Having an episode told from the vantage point of Josh reflecting at a lecture series was a contrived, embarrassing way to go, especially so early on in the series. Having just hit the ball out of the park with "Sabbath Day", the writers went to gimmick that seems more appropriate for a sputtering, aging show than one finding its bearings exceptionally well in a first season.
First, in trying to present the lecture audience, what a day-in-the-life of the White House was like, Josh Lyman speaks with completely unrealistic candor about events that have just transpired in a way that might not have appropriate even years after having left the job. For half of the first season, The West Wing told stories in such a way that I could believe events might truly unfold in such a manner. Sure, this is a television show, an occasionally over-melodramatic TV show. But I felt myself reacting throughout the show with the thought, "This lecture would NEVER be happening in reality".
Second, the show had been succeeding in revolutionary fashion in presenting a day-in-the-life perfectly fine. The gimick was totally unnecessary.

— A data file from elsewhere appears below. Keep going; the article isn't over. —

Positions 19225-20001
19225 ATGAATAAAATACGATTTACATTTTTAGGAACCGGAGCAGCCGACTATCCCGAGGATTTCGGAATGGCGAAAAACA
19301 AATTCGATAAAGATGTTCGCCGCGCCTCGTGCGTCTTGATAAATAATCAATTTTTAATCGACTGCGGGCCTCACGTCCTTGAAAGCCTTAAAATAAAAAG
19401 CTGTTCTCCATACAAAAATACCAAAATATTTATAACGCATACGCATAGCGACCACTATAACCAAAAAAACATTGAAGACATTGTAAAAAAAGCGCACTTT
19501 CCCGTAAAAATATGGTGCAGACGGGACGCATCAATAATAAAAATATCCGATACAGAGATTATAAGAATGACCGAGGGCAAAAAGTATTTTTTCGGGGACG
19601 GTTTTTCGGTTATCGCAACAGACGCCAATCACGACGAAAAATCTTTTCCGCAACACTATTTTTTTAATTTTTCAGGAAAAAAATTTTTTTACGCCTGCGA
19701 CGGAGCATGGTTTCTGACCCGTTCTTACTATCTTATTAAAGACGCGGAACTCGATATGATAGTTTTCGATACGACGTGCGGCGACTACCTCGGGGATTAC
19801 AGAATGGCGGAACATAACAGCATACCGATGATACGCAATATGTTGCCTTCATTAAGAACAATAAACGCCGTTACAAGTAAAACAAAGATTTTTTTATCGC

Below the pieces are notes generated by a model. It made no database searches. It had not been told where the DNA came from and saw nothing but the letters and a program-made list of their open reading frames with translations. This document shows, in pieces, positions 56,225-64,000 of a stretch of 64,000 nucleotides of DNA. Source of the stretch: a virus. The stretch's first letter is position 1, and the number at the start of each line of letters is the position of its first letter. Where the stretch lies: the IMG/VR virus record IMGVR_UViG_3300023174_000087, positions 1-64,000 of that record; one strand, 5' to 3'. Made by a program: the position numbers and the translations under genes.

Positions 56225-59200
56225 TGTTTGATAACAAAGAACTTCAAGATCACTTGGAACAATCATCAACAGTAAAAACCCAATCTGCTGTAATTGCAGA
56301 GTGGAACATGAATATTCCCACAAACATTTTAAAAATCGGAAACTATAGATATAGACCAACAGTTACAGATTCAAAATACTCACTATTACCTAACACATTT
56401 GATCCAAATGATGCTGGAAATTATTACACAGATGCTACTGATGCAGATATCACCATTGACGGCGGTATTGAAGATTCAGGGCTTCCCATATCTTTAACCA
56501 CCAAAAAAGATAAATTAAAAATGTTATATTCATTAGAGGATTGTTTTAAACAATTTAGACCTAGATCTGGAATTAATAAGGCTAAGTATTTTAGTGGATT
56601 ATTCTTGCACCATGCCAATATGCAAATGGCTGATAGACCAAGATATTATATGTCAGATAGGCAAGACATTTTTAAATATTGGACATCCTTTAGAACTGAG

Third, just a week after shining the spotlight on Marlee Matlin as a very a capable deaf political consultant who speaks through an interpreter but occasionally uses her own voice when needed to stress a point, it was very jarring to have the writers poke fun at C.J.'s lisping following dental surgery. Taken on its own, this might have been very funny. However, watching C.J.'s character been the butt of jokes for having essentially the same speech impediment of Matlin's character from a week earlier was uncomfortable. Finally, we know Josh is arrogant and prone to inappropriate outbursts. This episode seems to make his character completely unsympathetic, however, in a way that is not consistent with the depiction the viewer has seen up to this point.
I am baffled by the high ratings for this episode. It's a startling low-point amidst a tremendous first season.